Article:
OMG! When my husband and I went to the gym yesterday morning, the outside temperature was -7 degrees! That is so unseasonably cold for Columbus. Since I was going to have the evening to myself, I knew that I would be spending it by the fireplace with some comfort food and my iPad, catching up on emails and reading. I decided to make one of my favorite soups which is my Mom’s Lebanese Lentil Soup. It was the perfect meal for my evening alone. The ingredients are always in my pantry so it’s the ideal snowed-in dinner without having to venture out to the grocery store.
The added perk about this recipe is that it’s really two recipes in one. You can make it as a soup or you can reduce the liquid by simmering it longer and end up with lentils and rice which my husband prefers. On a cold night like last night, I wanted it as a hot soup! This was one of my favorite dishes growing up.
French Green Lentils vs. Brown Lentils
Before I get into the recipe, let’s talk about lentils. My mom always cooked with brown lentils and as I started cooking, I did the same. I really didn’t know anything about French lentils until Ina Garten started using them in her recipes. Have you cooked with French lentils?
The French green lentils are slightly smaller than the brown and they hold their shape better. Brown lentils, if overcooked, can get a little mushy. I prefer the al dente’ finish of the French lentils. They are also known to have a more peppery flavor. The French lentils take a little longer to cook than the brown (approximately 15 minutes). Don’t let that bother you as it’s the same easy prep for either lentil.
Mom’s Lebanese Lentil Soup Recipe (aka Emjaddara)
This delicious Lebanese lentil soup isn’t only easy to prepare but also healthy! Besides switching to French Lentils, the only other change I make from my mom’s original recipe is that I use less salt. You can use how much you like according to your taste.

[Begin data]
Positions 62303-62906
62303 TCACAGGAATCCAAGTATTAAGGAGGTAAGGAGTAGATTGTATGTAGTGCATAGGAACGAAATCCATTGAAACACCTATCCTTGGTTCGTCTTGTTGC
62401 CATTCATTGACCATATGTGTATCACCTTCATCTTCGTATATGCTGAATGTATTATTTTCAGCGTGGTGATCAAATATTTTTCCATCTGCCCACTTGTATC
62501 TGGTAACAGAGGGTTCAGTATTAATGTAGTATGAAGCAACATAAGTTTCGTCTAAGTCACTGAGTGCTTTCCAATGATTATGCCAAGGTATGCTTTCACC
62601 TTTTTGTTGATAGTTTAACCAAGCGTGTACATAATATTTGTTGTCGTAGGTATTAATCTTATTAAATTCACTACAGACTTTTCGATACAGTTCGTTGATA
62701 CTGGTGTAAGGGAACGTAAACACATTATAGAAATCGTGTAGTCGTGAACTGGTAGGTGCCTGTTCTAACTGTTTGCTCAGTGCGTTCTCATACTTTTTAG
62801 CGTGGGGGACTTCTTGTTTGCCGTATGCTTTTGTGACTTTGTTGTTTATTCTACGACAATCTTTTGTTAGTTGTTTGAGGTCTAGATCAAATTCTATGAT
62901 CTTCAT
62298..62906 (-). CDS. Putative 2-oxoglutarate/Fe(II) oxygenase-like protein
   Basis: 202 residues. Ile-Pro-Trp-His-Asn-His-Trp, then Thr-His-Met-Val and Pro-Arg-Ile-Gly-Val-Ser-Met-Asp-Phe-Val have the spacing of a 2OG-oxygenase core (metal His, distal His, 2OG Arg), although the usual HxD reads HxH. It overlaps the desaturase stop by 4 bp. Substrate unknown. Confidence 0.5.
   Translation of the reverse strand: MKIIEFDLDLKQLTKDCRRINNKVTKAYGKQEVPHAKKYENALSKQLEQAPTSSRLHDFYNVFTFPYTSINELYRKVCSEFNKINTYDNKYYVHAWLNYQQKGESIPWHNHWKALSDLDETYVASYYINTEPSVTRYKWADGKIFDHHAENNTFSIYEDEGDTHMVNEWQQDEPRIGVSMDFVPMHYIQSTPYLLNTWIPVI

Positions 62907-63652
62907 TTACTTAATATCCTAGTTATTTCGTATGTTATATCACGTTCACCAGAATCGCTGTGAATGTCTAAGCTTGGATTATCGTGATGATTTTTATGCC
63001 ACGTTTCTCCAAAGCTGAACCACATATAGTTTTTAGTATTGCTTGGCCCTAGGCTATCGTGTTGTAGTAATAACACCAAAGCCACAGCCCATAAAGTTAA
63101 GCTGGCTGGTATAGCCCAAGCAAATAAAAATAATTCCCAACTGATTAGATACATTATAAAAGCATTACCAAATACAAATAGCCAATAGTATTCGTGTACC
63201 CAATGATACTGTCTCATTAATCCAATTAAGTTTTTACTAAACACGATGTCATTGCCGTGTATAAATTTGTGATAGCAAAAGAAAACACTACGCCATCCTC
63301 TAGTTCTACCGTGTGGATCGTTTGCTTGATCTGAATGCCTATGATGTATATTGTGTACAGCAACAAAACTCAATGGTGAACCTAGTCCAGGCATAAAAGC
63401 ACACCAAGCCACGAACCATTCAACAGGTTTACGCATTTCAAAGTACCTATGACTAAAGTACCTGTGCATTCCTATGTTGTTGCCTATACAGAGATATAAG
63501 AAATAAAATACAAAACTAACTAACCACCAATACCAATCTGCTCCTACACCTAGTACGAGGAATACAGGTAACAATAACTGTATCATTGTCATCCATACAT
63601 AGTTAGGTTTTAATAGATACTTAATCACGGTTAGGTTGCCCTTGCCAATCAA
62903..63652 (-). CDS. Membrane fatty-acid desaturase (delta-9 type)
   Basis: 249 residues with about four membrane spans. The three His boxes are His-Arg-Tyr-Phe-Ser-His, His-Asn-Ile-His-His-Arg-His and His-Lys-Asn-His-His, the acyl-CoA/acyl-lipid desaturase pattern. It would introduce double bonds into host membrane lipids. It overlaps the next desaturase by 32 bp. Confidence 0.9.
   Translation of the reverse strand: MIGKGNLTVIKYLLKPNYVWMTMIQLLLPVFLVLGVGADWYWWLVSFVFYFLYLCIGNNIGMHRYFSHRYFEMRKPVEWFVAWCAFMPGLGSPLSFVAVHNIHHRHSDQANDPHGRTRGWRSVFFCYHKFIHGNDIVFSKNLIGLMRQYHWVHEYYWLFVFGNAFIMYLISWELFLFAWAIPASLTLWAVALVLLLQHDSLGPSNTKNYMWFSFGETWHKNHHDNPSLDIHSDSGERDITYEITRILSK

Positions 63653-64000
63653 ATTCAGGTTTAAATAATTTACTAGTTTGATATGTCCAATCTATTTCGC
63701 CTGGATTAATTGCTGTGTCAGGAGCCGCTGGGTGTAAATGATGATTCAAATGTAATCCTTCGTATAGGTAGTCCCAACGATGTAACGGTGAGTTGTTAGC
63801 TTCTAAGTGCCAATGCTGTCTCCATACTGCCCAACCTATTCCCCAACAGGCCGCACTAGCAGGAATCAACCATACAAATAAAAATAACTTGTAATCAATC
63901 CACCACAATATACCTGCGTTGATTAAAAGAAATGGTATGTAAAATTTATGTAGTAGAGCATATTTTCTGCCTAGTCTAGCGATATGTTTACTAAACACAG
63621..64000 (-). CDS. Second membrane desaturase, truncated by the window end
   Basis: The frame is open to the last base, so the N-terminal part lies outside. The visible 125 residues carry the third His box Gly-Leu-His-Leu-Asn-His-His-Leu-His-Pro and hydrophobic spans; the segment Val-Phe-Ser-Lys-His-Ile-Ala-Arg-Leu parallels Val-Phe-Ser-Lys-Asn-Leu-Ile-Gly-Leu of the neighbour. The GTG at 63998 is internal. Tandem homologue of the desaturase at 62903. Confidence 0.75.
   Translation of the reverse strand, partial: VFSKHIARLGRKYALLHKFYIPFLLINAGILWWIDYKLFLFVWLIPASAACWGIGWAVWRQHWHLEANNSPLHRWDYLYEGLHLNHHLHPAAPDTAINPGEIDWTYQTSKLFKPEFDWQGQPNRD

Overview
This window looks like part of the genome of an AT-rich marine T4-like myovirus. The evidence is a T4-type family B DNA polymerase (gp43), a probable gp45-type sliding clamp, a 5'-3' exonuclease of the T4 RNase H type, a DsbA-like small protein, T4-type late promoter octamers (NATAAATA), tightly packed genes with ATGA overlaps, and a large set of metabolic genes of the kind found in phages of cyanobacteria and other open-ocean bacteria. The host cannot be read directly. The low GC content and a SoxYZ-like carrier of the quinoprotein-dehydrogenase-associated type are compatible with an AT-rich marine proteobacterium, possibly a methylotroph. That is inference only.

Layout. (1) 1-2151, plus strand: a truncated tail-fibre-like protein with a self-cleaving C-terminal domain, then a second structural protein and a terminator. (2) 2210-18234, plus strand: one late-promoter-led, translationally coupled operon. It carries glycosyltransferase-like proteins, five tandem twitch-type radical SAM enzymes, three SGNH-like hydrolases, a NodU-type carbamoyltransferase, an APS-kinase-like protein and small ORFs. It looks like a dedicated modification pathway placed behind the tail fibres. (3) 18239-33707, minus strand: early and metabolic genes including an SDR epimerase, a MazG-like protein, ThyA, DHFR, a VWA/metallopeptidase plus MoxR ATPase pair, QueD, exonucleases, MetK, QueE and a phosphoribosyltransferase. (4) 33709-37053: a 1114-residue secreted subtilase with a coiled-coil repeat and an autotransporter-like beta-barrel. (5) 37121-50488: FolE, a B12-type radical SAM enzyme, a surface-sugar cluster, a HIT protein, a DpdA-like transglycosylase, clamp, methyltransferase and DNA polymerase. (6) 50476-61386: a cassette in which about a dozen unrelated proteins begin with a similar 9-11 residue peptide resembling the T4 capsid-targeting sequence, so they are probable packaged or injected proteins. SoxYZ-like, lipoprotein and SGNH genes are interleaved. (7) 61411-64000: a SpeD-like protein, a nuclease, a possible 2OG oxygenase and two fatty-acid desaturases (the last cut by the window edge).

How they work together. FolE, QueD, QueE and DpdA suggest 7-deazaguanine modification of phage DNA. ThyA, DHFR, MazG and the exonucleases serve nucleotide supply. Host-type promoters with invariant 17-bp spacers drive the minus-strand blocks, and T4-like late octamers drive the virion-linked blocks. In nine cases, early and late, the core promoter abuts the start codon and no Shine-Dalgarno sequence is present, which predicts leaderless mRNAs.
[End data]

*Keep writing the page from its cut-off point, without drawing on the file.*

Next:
1/4 cup olive oil
1 large onion, chopped
1 cup lentils (either brown or French)
1/4 cup rice
7 cups water
1 garlic clove, crushed
1/2 to 1 teaspoon salt, depending on taste
1/4 teaspoon oregano
1/4 teaspoon basil
1/8 teaspoon thyme
1/8 teaspoon garlic powder
1/4 teaspoon crushed red pepper
1/8 teaspoon black pepper
Step One: Start Sautéing the Onions
Chop the onion and sauté in olive oil. My mom taught me that you can simmer on low for 20 minutes for perfectly sautéed onions. That works for most recipes; however, for this recipe, you want the onions on the verge of being burnt! It adds such great flavor to this soup. Simmer your onions on low and set your timer for 20 minutes and go on to the other prep work.
Step 2 Prep the Rest of the Ingredients
While your onions are simmering, you can finish the prep work.
As with all lentils, you need to sort through them to make sure there are no stones. I always find it best to sort them on a white dish as they stand out better. Once you have sorted through the lentils, rinse them.
Next, mash the garlic with a mortar and pestle and a little salt.
Measure out your spices in a small dish. While the onions finish, you can have all the ingredients put away.
Step 3: Final Step of the Onions
After the initial 20 minutes of sautéing, continue to brown the onions until they start to turn brown. You can turn up the heat and stir often. Don’t take any shortcuts as this is what adds great flavor to the soup. Keep an eye on the pan as it won’t take long for this last step.
Step 4: Add Remaining Ingredients
Before adding the water, I like to add the spices, garlic and lentils to the onion mixture and stir for one minute.
Add the water and cover, simmering on low for 45-60 minutes, depending on which lentils you used and also how much liquid you prefer. You can continue to cook until most liquid is absorbed if you prefer the lentils to be “lentils and rice” instead of “lentil soup”.
This meal is ideal with some warm crusty bread; however, at -7 degrees I wasn’t going to the store for fresh bread. I enjoyed my soup with Mary’s Gone Crackers multi grain crackers.
I love my food spicy and always add additional crushed red pepper to my own dish.
Note: This lentil soup freezes well.
What are you making during this arctic blast across the country? Stay warm and well.